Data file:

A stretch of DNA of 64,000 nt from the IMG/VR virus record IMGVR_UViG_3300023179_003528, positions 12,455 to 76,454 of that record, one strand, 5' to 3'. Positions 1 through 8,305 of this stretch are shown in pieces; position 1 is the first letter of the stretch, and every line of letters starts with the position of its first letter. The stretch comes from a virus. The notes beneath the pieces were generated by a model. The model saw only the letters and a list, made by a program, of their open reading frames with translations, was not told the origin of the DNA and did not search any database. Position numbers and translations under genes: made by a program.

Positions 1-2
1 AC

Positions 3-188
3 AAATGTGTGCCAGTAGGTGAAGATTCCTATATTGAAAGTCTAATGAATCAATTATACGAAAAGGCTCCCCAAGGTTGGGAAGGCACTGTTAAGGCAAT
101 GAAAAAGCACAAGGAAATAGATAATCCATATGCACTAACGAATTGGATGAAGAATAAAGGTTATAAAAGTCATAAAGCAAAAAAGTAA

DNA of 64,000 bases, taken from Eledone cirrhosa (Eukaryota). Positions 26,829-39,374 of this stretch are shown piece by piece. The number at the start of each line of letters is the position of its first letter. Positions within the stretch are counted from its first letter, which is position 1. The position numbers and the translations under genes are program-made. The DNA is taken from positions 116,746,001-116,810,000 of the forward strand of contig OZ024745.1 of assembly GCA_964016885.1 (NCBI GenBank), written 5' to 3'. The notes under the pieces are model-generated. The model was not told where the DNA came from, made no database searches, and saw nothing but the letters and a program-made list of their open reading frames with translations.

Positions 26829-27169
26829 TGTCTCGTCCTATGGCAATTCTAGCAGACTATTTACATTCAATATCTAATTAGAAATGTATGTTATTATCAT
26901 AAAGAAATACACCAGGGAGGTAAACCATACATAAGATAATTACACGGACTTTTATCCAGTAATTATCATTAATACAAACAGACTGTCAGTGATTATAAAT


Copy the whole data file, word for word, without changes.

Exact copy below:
A stretch of DNA of 64,000 nt from the IMG/VR virus record IMGVR_UViG_3300023179_003528, positions 12,455 to 76,454 of that record, one strand, 5' to 3'. Positions 1 through 8,305 of this stretch are shown in pieces; position 1 is the first letter of the stretch, and every line of letters starts with the position of its first letter. The stretch comes from a virus. The notes beneath the pieces were generated by a model. The model saw only the letters and a list, made by a program, of their open reading frames with translations, was not told the origin of the DNA and did not search any database. Position numbers and translations under genes: made by a program.

Positions 1-2
1 AC

Positions 3-188
3 AAATGTGTGCCAGTAGGTGAAGATTCCTATATTGAAAGTCTAATGAATCAATTATACGAAAAGGCTCCCCAAGGTTGGGAAGGCACTGTTAAGGCAAT
101 GAAAAAGCACAAGGAAATAGATAATCCATATGCACTAACGAATTGGATGAAGAATAAAGGTTATAAAAGTCATAAAGCAAAAAAGTAA

DNA of 64,000 bases, taken from Eledone cirrhosa (Eukaryota). Positions 26,829-39,374 of this stretch are shown piece by piece. The number at the start of each line of letters is the position of its first letter. Positions within the stretch are counted from its first letter, which is position 1. The position numbers and the translations under genes are program-made. The DNA is taken from positions 116,746,001-116,810,000 of the forward strand of contig OZ024745.1 of assembly GCA_964016885.1 (NCBI GenBank), written 5' to 3'. The notes under the pieces are model-generated. The model was not told where the DNA came from, made no database searches, and saw nothing but the letters and a program-made list of their open reading frames with translations.

Positions 26829-27169
26829 TGTCTCGTCCTATGGCAATTCTAGCAGACTATTTACATTCAATATCTAATTAGAAATGTATGTTATTATCAT
26901 AAAGAAATACACCAGGGAGGTAAACCATACATAAGATAATTACACGGACTTTTATCCAGTAATTATCATTAATACAAACAGACTGTCAGTGATTATAAAT